Duration of driving restrictions vary from region to region, state to state, and country to country. In the United States, driving restrictions vary from 3 to 18 months. In some states, the duration of driving restriction is at the physician’s discretion. There are many countries, such as Australia, Austria, Japan, and Italy, that restrict driving for 2 to 3 years. Seizure restrictions for >3 months have not been proven to reduce the rate of motor vehicle accidents.10 An Arizona, study failed to show any statistical reduction in seizure-related car crashes and deaths in patients with a 3-month driving restriction when compared with patients with a 12-month driving restriction.10
In areas where public transport is limited or nonexistent, driving restrictions can be devastating. Patients become dependent on family and friends and many face loss of employment. Because many patients already face financial loss because of their hospitalization and recovery from their stroke, they are unwilling to extend their driving restriction to stop anticonvulsants started for early onset seizures. Continuation of anticonvulsant medication at the time of discharge after stroke should be carefully considered.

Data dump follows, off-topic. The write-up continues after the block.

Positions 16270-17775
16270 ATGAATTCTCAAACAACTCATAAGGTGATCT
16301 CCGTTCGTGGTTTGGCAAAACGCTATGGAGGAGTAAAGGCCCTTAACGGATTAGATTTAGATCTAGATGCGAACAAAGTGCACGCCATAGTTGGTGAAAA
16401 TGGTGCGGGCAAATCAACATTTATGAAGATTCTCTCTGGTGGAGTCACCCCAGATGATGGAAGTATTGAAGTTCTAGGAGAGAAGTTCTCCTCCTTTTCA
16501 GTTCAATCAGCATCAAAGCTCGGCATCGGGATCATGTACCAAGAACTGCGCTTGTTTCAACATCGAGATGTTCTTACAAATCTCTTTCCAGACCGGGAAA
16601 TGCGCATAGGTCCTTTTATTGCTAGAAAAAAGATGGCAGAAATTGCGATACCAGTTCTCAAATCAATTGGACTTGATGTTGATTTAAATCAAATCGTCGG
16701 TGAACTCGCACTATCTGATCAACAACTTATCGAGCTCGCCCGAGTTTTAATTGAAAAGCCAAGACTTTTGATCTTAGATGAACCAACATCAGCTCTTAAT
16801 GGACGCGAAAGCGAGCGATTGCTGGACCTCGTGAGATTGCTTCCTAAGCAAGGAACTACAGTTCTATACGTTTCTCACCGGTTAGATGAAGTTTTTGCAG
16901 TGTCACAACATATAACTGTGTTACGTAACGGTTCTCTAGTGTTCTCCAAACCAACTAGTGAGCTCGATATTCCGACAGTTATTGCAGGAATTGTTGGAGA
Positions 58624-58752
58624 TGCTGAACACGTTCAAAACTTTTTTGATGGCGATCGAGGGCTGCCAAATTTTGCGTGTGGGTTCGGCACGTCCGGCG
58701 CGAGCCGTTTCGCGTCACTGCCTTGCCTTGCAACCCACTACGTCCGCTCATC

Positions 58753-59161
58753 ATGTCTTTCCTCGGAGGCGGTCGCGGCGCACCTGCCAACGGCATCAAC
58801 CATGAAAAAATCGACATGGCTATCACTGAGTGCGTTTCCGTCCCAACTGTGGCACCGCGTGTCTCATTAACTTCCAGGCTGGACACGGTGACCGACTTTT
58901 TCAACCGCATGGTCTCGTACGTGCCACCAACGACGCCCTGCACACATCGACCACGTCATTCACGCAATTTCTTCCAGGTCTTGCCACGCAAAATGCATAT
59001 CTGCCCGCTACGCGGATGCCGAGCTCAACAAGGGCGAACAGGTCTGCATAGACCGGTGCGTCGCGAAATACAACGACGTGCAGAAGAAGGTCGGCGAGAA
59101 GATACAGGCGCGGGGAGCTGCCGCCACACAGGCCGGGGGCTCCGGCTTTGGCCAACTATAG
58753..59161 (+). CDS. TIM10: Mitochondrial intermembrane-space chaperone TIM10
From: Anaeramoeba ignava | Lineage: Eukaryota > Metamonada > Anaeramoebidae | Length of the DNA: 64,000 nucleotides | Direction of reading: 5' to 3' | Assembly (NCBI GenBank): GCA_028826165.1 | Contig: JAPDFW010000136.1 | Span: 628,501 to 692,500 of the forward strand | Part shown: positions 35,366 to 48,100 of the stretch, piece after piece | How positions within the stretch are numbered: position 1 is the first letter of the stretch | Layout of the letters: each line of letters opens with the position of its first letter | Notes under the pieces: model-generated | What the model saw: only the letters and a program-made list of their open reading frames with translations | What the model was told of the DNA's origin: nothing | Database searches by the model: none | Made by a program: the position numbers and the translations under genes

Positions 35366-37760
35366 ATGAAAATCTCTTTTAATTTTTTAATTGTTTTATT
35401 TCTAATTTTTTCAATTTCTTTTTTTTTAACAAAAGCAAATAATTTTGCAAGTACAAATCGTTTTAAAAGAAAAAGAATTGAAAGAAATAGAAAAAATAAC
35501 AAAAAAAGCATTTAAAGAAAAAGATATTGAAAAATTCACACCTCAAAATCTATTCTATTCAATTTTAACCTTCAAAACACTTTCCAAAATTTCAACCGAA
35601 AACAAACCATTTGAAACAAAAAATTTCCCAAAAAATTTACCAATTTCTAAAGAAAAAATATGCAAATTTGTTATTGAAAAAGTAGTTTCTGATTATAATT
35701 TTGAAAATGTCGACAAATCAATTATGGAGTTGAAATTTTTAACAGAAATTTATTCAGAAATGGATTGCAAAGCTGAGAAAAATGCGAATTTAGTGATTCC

Seizures are common after stroke.
Early and late onset seizures differ in terms of the mechanism of seizure and the likelihood of developing epilepsy.
Anticonvulsants can have serious side effects both during rehabilitation and long-term therapy.
Withdrawal of anticonvulsants after recovery from stroke may be difficult because of restrictions placed on patients after withdrawal, especially driving restrictions.
- Received September 5, 2014.
- Revision received September 5, 2014.
- Accepted September 9, 2014.
- © 2014 American Heart Association, Inc.